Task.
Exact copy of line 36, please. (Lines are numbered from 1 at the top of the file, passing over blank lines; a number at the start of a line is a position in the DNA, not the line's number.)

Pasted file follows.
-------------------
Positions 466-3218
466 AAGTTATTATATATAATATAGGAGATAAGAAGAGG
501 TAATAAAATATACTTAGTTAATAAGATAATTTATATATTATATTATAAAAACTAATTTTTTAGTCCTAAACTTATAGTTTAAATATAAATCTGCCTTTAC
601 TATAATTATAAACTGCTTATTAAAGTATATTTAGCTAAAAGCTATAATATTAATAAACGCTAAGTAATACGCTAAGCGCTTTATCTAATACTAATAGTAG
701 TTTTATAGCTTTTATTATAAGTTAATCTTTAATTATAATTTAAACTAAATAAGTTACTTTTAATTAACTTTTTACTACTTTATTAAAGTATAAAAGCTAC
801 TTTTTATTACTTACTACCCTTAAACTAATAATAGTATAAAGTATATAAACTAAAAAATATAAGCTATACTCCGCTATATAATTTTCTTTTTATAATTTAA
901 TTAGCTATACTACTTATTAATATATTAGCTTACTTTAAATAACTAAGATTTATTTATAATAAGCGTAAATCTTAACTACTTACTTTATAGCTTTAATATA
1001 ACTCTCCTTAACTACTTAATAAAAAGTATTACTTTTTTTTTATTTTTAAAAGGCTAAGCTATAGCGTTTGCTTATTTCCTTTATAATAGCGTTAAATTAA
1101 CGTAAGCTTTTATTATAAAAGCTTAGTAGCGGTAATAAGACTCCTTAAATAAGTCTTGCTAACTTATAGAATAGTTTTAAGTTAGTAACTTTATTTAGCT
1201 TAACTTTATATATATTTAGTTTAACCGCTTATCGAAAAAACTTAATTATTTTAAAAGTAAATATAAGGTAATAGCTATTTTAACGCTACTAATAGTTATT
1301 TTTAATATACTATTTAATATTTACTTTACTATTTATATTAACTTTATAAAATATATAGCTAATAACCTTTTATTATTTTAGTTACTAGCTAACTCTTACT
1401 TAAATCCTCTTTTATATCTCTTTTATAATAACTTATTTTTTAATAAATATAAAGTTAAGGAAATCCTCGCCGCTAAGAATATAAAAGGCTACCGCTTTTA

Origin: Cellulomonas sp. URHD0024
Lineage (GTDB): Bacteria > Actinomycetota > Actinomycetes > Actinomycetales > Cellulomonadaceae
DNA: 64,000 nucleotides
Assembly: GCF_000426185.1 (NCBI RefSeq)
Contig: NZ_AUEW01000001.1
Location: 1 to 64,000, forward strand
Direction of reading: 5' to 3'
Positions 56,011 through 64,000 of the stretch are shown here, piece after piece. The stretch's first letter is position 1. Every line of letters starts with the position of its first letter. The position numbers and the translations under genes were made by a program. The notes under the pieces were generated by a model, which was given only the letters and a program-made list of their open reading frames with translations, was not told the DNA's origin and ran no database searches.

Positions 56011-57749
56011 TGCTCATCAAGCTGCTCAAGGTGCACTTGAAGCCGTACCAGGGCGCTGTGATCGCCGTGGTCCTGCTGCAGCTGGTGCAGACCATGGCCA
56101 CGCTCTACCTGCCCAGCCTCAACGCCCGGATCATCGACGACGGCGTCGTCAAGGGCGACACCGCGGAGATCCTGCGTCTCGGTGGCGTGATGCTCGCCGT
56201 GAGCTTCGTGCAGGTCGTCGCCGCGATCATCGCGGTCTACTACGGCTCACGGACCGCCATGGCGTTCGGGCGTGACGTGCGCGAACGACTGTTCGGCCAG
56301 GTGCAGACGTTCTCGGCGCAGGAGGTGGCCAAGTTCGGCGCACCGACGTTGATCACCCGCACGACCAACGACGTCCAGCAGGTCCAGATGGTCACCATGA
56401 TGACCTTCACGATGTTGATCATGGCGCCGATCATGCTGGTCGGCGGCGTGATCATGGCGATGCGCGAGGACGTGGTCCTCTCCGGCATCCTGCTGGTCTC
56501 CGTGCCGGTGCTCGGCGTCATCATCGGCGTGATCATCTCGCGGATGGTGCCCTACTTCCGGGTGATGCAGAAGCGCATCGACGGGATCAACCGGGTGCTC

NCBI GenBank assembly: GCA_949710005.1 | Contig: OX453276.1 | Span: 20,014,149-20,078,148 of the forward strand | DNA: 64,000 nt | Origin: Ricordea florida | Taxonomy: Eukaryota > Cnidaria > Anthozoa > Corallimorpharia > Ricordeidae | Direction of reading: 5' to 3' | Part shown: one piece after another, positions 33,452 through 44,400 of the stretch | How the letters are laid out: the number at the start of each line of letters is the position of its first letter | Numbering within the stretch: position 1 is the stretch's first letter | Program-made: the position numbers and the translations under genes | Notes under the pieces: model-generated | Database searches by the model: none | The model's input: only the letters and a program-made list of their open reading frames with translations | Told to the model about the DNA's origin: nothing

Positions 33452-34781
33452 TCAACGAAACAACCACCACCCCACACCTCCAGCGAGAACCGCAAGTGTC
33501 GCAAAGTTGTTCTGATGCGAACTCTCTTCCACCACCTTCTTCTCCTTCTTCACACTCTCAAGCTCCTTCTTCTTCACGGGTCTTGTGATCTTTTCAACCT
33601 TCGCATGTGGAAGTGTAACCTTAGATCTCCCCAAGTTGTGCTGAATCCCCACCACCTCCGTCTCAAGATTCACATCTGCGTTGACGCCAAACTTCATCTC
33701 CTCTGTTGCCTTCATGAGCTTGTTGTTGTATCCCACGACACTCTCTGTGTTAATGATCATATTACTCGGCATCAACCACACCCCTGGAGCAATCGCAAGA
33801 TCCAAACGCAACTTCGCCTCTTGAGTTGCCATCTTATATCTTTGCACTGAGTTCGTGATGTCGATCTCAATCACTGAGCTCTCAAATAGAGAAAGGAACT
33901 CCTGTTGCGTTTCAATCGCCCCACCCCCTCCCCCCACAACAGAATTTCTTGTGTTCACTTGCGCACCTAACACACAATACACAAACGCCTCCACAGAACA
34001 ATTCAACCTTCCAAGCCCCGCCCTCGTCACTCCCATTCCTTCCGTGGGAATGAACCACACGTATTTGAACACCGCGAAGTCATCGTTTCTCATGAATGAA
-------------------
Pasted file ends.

34001 ATTCAACCTTCCAAGCCCCGCCCTCGTCACTCCCATTCCTTCCGTGGGAATGAACCACACGTATTTGAACACCGCGAAGTCATCGTTTCTCATGAATGAA